Arnaud Montebourg, France’s Minister of Productive Recovery, and Fleur Pellerin, the country’s Minister of Digital Economy, have expressed their concerns over ’the quality of service provided throughout the territory [of France]’ and the consequences of the recent introduction of 4G discount offers on the French economy. According to a joint press release, the ministers pointed out that the quality of the 4G Long Term Evolution (LTE) service, launched by French telco Iliad (Free) on 3 December 2013, may appear dubious to consumers, if ‘the coverage proved to be insufficient in large parts of the country’. The two ministers also added: ‘As [Iliad’s 4G] network is still under construction, the announcement by the operator appears to be a bold and risky bet.’ Further, Montebourg and Pelerin pointed out that ‘a low-cost strategy necessarily leads to under-investment in infrastructure, to a degradation of the service rendered and job destruction’, adding that a new price war in the French mobile market would weaken the ability of operators to maintain significant levels of investment in telecoms infrastructure.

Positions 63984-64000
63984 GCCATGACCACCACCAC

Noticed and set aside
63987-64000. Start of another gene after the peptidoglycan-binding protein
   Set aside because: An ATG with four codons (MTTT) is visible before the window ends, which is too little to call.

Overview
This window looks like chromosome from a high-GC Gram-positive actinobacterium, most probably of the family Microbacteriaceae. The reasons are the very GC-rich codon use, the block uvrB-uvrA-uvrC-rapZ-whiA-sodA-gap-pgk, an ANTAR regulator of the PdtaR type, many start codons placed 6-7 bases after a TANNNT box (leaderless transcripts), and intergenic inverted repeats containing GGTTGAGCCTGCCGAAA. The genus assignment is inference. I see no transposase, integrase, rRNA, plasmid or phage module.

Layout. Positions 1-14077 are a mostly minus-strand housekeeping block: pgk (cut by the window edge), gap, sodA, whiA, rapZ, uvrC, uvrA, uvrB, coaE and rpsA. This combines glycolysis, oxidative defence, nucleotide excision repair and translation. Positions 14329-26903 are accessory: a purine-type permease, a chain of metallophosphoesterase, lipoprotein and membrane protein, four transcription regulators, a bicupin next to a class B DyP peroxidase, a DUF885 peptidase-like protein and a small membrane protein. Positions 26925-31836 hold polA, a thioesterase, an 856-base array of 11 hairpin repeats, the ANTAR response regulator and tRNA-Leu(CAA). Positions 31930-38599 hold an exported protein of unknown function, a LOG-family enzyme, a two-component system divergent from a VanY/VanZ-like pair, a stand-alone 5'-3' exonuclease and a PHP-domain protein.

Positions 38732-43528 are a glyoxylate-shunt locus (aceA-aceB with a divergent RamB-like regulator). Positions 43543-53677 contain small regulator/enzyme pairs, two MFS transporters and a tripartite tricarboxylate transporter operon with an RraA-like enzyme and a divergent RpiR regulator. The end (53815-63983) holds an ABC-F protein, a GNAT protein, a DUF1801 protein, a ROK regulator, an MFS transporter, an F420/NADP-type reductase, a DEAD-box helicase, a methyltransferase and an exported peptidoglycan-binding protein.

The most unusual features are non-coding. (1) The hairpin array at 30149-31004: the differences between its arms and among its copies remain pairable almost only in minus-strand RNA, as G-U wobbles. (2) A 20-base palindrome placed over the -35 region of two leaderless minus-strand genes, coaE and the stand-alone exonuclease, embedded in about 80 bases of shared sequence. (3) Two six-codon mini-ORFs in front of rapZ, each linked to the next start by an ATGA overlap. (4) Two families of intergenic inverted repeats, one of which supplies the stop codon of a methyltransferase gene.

As previously reported by TeleGeography’s CommsUpdate on 3 December 2013, cellco Free revealed that subscribers to its Free Mobile Plan, currently priced at EUR19.99 (USD27.10) per month, will now benefit from download speeds of up to 150Mbps, at no additional cost. Further, the price plan will provide a 20GB data allowance. By way of comparison, rival Bouygues Telecom’s cheapest 4G plan costs EUR29.99 (for 3GB of data); Orange provides 4G services for EUR39.99 per month (including 4GB of data); and SFR charges EUR42.99 for 3GB of data over its 4G network. Further, Free Mobile also pointed out that its network infrastructure was upgraded to all-IP next generation network (NGN) technology, with more than 700 LTE-enabled sites covering over 1,000 towns (as at 1 December 2013), with plans to increase the number of 4G sites by ‘several hundreds’ in the forthcoming weeks. The footprint of the network, however, was deemed as ‘very limited’ in comparison to the LTE footprint of its rivals.